There are two things Australians definitely enjoy – food and alcohol. This Australia Day be sure to enjoy the day and the food and indulge a little. However, if you want to be slightly mindful of the choices you are making, read the below tips!
Sausages are obviously a very popular option but they are very high in saturated fat and sodium and they are extremely processed. There are reduced fat sausages available from the major supermarkets which are a better option to the regular ones and they taste just as good! Making this swap will save you a reasonable amount of fat.
Steak is a good option because you can trim the fat and choose leaner cuts. Just avoid going overboard with the portion size. One serving of red meat is only 65g! And we are recommended to have 2 ½ – 3 servings each day without exceeding 455g of red meat per week. Whilst most Aussie men would never stick to these recommendations, it is still wise to decrease the amount of red meat you are eating.
Seafood is very lean and is a good option so make sure to have some on hand on Australia Day! Just ensure it is stored safely.
Cheese platters are another popular option and again, it is easy to eat a lot of cheese. It is important to still enjoy yourself and enjoy the day, but avoid eating a whole wheel of cheese over the course of the day! Fat reduced hard and soft cheese is also a good option.
You can’t have cheese without crackers. Instead of having some of the more oily and energy dense crackers, try substituting for a rice cracker which is far lower in fat and energy than some of the other popular choices.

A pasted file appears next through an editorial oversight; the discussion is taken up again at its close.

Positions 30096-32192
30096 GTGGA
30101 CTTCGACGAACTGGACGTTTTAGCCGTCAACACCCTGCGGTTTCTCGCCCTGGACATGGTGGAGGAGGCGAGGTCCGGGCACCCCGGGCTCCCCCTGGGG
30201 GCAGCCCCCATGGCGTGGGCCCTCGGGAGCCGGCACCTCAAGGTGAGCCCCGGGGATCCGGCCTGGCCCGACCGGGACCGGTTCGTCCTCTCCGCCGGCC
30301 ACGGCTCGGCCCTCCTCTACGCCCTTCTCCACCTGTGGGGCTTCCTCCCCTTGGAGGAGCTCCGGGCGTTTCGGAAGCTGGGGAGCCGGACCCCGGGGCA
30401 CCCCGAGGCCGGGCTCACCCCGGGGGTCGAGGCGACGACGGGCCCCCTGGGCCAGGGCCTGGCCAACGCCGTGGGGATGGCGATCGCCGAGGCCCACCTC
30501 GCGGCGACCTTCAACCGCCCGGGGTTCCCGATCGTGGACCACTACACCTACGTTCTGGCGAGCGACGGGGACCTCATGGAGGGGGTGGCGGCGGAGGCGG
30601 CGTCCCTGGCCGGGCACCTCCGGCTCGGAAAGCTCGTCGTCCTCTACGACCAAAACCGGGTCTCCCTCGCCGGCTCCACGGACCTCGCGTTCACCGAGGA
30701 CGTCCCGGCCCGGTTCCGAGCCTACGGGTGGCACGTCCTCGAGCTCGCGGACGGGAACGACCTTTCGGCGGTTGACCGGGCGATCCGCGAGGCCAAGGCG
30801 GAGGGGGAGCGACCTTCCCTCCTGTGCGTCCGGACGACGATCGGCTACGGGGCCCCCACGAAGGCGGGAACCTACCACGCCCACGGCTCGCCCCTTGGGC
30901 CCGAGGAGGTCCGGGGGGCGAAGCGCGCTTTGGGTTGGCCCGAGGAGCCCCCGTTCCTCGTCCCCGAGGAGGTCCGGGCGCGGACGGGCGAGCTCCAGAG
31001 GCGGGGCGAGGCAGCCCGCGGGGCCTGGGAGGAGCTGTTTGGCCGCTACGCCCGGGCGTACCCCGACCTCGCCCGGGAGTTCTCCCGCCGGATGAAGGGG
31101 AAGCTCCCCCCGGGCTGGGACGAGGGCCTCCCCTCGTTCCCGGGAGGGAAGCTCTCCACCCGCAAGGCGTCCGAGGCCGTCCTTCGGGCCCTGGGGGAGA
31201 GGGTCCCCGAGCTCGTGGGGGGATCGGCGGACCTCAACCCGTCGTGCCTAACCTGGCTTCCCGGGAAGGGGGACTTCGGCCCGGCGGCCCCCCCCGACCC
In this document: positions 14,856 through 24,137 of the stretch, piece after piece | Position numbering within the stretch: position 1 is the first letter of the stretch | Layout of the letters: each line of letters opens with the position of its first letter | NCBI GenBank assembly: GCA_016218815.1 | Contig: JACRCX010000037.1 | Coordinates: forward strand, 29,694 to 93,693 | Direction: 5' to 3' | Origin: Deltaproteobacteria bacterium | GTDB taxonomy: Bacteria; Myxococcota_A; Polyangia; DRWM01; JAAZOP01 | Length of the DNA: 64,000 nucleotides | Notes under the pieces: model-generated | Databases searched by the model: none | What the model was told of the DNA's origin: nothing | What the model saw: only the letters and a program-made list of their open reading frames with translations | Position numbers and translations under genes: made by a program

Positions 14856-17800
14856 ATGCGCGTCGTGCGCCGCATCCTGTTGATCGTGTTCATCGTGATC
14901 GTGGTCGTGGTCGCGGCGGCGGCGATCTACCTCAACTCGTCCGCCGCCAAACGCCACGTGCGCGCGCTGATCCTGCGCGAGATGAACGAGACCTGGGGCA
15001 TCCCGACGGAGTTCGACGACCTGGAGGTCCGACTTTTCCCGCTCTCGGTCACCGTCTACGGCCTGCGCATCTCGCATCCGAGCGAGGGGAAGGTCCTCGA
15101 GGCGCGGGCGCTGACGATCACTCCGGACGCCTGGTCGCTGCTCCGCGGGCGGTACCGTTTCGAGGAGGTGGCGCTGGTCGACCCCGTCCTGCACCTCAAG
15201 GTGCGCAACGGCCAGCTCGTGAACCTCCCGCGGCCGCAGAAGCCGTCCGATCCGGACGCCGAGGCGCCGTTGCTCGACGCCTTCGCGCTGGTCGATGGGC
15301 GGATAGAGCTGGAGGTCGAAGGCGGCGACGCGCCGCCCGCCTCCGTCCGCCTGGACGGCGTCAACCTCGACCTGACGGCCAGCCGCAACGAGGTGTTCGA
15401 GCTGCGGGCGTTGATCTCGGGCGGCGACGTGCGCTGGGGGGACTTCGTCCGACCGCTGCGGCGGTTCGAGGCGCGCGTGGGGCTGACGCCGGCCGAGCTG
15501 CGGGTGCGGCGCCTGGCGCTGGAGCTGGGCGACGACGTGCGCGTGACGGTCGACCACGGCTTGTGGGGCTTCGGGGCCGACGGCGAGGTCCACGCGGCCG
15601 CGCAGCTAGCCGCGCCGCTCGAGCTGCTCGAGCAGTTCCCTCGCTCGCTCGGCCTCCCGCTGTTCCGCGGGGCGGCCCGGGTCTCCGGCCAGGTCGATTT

Go light on the cabanossi and salami. Once again, these meats are very heavily processed, high in trans fats and sodium. You will likely be getting enough meat in the day so perhaps ditch these ones or only put a small selection out.
A note on food safety
Australia Day normally means barbeques or picnics and staying outdoors for the majority of the day. This can pose a big risk to food safety! Often food will remain out in the heat and sun for long periods of time. The other risk factor is due to minimal hand washing. Often people are playing with animals, coughing/sneezing in to their hands or playing sports and then going straight to eat before washing their hands.
Foods at particular risk of food poisoning
- Dairy e.g. cheese, milk, yoghurt, sour cream.
- Dairy based dishes e.g. potato salad or coleslaw.
How to prevent food poisoning
- Keep foods refrigerated and bring out only when eating, then put back away.
- Use an esky with ice to keep foods cool.
- Cover food up to prevent flies landing on it.
- Have hand sanitiser with you for people to use.
- Discard food that has been sitting out, particularly if left in direct sunlight.
- Alcohol is usually the main drink of choice on this day. Here are my suggestions:
- Instead of using soft drink or red bull as a mixer, use soda water or at least a sugar free soft drink. This dramatically cuts your consumption of sugar and energy.
- Make sure you have plenty of water on hand! Particularly if it is a very hot day.
- Alternate between alcoholic beverages and water.
- Be careful with free pouring – you can wind up drinking much more than you realise.
- Limit the soft drink and juice available.
- Dilute wine.
- Avoid binge drinking and try to keep it to just a couple of standard drinks – you will thank yourself the following day at work.
HAPPY AUSTRALIA DAY FROM ENT CLINIC!
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This article was written by our dietitian Belinda Elwin who is a Dietitians Association of Australia member and Accredited Practising Dietitian and Nutritionist.
If you have questions about nutrition related issues, make an appointment. We‘ll provide you with a simple and effective routine targeted to your concerns. Contact us today.